- Hamilton Wins at Mugello

Hamilton Wins Chaotic Tuscan Grand Prix

Lewis Hamilton secures victory in a chaotic race at Mugello - read how it happened and discuss in the comments!

31w ago

Following the incredible shock podium last week at Monza, there was a risk that the first ever Grand Prix at Mugello would fail to live up to the excitement of last week, but with 3 safety cars, 2 red flags and only 12 finishers, the Tuscan Grand Prix was another epic instalment in this intense Formula 1 season.

As usual, Mercedes dominated qualifying with Hamilton taking his 7th pole of the year ahead of Bottas, with Max Verstappen 3rd who would be pleased to see his Red Bull teammate Alex Albon lined up alongside him in 4th for the first time this season, giving them the best opportunity to take the fight to Mercedes. However, it would be just 2 corners before the safety car was deployed for the first time of the afternoon, with Verstappen punted into the gravel by the Alfa Romeo of Kimi Raikkonen. After an excellent start saw Max leap alongside Hamilton who lost his lead at the lights, the Red Bull seemed to have a power issue and he was quickly swallowed up into the midfield pack. Last week’s race winner Pierre Gasly was squeezed into contact with Raikkonen who could do little to keep his Alfa Romeo from careering into the back of the Red Bull to give Verstappen his 2nd DNF in 2 races, with Pierre Gasly’s race also ending prematurely. There was more contact further ahead, the lightest of touches from Lance Stroll’s tyre was enough to send Carlos Sainz into a spin, with further bad luck to Sebastien Vettel as he was unable to manoeuvre his Ferrari around the stricken McLaren, damaging his front wing in the process.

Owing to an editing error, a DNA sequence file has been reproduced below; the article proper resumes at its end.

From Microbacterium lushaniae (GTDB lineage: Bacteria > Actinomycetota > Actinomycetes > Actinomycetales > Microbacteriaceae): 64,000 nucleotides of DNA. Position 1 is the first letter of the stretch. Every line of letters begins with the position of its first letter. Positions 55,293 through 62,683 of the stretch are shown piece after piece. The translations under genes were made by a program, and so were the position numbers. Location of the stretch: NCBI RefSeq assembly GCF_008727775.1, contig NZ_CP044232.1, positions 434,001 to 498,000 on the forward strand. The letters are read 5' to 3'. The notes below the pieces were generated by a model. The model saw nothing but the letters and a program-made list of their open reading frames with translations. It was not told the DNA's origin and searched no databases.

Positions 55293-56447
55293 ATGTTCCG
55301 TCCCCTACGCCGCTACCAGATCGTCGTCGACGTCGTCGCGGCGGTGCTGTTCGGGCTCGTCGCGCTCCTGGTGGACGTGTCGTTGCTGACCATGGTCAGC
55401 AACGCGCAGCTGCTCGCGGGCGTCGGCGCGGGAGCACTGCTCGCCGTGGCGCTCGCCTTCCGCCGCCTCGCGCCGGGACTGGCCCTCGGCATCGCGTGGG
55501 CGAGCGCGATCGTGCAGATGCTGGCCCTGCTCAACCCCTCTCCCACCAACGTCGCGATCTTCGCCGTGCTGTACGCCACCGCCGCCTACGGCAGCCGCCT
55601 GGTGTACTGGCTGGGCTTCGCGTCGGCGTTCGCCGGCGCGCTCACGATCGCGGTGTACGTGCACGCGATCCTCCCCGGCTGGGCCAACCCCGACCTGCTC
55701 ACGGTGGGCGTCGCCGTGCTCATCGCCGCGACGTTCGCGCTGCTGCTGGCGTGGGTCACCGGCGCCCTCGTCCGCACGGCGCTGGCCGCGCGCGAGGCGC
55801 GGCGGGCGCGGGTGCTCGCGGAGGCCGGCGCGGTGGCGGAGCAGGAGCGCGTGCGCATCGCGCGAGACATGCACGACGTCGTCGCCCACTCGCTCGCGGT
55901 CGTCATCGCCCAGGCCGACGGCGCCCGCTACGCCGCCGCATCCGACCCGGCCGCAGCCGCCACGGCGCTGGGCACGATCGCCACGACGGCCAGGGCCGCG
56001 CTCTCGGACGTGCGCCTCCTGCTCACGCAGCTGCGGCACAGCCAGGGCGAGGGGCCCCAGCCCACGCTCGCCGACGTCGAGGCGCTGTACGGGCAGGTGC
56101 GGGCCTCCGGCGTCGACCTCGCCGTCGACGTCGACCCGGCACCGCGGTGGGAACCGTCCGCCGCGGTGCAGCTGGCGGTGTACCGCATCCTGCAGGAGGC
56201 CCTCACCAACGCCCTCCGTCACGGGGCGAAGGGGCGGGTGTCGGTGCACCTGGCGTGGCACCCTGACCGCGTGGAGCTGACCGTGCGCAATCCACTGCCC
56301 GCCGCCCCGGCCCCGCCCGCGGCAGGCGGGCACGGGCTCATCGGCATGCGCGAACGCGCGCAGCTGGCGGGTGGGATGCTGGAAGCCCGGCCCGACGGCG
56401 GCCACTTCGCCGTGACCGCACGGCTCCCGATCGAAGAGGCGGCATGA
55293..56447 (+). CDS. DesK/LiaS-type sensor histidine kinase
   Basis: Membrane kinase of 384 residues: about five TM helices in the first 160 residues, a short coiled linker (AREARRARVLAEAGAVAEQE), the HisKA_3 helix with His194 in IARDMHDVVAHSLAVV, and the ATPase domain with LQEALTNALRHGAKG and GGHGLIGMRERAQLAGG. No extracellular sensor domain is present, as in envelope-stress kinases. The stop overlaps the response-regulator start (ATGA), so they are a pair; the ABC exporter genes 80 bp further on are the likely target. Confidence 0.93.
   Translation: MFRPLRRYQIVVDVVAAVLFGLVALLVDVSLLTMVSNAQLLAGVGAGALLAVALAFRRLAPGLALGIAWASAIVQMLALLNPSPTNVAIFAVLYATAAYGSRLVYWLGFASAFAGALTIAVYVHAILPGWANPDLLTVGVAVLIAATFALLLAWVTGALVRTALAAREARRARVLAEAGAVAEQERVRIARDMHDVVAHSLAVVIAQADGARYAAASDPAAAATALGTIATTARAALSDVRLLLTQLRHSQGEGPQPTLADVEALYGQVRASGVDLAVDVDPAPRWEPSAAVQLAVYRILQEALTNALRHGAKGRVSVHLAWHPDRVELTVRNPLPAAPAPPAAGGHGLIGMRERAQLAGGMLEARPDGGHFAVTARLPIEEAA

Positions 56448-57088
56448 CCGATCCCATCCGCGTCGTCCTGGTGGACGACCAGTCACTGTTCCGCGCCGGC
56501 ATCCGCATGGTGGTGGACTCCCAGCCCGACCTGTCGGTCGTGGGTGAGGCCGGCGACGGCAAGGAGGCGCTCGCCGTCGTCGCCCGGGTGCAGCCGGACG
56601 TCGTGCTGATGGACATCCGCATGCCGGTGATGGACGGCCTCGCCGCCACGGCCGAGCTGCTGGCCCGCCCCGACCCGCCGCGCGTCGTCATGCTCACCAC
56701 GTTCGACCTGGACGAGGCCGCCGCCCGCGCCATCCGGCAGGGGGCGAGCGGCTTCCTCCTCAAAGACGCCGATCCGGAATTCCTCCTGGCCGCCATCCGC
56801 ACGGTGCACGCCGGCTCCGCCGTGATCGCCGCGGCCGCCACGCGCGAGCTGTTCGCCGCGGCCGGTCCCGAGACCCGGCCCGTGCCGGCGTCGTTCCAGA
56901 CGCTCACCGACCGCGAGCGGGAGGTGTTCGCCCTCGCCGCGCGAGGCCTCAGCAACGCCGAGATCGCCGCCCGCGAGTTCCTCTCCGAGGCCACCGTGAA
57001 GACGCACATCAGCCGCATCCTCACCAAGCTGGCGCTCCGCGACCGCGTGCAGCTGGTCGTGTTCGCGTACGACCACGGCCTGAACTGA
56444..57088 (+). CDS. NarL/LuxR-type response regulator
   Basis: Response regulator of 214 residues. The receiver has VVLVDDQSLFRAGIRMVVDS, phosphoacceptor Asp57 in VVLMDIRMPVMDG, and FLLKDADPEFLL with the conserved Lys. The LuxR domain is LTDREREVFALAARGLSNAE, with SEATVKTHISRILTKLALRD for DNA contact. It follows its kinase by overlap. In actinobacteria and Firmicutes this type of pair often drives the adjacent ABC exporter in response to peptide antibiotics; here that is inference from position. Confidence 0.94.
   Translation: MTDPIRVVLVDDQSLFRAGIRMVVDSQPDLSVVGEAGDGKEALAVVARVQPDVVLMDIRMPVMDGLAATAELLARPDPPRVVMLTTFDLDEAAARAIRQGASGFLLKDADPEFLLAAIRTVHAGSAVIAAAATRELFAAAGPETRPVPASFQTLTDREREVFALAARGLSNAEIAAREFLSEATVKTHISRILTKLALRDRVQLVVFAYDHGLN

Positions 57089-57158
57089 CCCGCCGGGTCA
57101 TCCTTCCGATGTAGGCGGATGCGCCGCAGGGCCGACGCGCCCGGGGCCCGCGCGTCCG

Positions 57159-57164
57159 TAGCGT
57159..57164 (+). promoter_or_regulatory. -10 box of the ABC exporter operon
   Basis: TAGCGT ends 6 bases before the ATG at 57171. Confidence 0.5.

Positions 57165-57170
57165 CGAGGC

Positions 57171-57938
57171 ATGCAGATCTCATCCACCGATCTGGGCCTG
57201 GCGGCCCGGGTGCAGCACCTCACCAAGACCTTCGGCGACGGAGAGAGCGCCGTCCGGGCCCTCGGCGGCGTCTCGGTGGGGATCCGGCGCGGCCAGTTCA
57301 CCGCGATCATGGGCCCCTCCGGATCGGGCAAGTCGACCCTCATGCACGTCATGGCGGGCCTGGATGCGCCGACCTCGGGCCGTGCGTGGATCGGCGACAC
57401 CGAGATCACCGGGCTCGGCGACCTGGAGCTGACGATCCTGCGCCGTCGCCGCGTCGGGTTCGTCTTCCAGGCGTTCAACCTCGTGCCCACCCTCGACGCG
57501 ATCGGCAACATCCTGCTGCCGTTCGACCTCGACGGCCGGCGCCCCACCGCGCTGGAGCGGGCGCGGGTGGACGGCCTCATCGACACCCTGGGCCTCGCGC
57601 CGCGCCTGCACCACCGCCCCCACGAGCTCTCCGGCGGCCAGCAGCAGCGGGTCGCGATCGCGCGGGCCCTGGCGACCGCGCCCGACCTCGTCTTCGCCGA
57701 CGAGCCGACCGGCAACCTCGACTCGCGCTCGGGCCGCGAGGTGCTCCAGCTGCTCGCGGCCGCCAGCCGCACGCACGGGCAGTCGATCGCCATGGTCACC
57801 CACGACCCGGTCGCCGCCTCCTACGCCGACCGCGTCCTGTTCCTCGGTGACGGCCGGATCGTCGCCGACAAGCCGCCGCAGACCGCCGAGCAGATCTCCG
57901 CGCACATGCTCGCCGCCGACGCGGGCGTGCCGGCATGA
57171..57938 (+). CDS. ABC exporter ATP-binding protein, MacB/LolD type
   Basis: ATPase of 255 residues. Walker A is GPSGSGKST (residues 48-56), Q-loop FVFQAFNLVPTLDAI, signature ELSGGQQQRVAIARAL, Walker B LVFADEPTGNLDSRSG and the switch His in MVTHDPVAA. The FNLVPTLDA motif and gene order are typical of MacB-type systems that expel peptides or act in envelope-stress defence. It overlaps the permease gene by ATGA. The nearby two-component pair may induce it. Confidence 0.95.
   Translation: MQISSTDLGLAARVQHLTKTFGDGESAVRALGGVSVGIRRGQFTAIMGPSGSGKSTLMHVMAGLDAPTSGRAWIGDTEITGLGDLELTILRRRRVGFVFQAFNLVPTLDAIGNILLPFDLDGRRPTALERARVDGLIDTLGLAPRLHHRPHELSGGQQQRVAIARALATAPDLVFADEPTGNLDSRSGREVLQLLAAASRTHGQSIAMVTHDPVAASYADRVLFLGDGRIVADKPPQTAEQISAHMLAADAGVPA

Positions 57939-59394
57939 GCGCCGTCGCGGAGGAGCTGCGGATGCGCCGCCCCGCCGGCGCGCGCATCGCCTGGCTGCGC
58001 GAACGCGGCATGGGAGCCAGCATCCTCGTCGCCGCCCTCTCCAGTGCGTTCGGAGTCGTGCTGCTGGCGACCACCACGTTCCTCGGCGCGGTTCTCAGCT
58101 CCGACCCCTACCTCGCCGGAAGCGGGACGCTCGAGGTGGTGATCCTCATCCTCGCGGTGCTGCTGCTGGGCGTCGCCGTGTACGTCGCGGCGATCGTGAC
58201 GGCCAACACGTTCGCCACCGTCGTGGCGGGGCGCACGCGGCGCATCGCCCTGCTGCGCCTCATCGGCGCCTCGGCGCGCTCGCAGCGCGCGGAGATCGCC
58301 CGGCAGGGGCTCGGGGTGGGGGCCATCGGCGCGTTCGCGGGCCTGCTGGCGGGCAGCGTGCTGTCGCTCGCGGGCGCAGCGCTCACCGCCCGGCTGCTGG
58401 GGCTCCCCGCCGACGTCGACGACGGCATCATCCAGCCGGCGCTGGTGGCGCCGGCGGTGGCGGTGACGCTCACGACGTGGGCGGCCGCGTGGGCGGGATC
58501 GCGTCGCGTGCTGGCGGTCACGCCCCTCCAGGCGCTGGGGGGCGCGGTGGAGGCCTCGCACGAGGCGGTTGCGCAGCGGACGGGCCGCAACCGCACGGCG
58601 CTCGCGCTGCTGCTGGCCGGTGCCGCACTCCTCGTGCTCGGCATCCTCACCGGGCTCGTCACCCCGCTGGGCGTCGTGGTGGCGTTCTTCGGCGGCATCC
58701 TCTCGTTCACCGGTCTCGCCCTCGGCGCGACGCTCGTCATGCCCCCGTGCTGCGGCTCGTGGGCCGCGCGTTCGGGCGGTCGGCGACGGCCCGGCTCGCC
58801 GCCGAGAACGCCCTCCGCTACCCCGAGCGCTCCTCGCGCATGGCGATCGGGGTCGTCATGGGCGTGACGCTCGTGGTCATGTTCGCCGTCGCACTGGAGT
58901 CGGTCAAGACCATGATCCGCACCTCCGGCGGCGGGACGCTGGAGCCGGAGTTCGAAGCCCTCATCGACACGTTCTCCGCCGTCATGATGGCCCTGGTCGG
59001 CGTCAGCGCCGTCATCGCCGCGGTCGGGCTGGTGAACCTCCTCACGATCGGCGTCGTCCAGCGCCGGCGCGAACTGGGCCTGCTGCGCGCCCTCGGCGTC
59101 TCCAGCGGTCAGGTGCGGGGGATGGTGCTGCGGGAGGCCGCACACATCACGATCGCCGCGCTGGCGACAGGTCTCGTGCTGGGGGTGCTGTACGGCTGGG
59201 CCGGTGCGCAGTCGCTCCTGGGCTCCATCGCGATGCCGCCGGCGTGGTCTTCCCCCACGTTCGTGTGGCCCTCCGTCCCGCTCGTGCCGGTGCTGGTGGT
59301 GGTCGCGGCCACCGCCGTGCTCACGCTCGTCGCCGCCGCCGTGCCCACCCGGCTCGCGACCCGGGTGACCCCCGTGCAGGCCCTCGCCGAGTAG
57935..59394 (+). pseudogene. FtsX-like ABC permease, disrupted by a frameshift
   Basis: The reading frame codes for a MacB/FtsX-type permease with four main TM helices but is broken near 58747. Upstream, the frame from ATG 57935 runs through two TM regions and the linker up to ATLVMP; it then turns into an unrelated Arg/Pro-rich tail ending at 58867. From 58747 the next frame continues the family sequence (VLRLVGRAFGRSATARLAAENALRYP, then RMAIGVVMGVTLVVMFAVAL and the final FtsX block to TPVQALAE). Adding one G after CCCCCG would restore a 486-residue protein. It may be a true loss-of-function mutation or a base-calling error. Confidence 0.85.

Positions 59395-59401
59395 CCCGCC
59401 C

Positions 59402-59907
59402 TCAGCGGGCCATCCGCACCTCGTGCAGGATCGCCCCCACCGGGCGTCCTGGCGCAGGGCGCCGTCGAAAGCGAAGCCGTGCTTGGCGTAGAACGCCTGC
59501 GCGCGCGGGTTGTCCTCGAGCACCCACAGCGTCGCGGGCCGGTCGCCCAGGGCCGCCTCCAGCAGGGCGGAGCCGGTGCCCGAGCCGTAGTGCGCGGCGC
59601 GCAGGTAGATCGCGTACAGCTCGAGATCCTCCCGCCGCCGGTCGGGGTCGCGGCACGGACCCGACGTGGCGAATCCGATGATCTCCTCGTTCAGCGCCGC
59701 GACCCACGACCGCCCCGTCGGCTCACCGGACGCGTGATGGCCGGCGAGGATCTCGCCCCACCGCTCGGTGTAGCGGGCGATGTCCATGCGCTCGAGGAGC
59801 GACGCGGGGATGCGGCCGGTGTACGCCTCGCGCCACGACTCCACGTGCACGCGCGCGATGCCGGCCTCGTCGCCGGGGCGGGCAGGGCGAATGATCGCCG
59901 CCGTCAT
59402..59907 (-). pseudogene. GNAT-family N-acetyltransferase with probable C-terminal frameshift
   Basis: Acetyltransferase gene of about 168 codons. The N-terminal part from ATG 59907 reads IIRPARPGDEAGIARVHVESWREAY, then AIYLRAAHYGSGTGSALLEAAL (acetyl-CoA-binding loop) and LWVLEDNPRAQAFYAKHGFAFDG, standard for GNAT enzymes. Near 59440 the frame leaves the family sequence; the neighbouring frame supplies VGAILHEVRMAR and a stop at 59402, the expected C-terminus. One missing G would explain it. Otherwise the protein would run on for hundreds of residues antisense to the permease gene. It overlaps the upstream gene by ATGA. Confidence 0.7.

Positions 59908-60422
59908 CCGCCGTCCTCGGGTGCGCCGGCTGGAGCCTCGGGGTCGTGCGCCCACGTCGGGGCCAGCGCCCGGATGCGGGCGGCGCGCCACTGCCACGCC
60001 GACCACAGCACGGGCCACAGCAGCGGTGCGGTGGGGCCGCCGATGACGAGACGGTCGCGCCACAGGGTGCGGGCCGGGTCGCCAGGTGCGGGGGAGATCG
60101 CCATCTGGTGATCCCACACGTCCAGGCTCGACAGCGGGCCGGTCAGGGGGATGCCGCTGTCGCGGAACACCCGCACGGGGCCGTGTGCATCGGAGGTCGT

6 laps later, and with the Safety Car barely into the pitlane, the red flag was waved following a huge collision at the race restart. With the kilometre long pit straight, Bottas was keen to delay the restart for as long as possible to avoid giving Hamilton the slipstream advantage – which as race leader is his prerogative to do so – however the cars in the midfield were not paying attention to the slow restart, and began racing before those in front of them had. Antonio Giovinazzi slammed into the back of the slow-moving Haas of Kevin Magnussen, with Carlos Sainz and Nicholas Latifi in the Williams accelerating into the carnage. Fortunately, there were no serious injuries but the incident resulted in a tirade of angry radio messages from Grosjean, who found himself driving through the cloud of debris, proclaiming that those in front were ‘trying to kill’ those behind.

50 minutes after the official start, and with just 3 corners taken at racing speed, the race was back under way with a standing start. Hamilton leapfrogged his teammate, and the Mercedes promptly drove away at the front of the pack as has so often been the case this year.

Charles Leclerc found himself in 3rd at the restart, however the lack of pace in the Ferrari saw him quickly fall back through the field, overtaken 4 times in 4 laps, before pitting and rejoining the race in last. The race was fairing little better for his teammate Vettel, who after finding himself at the back of the grid following his front wing change, was struggling to make progress past the Williams of George Russell in 10th.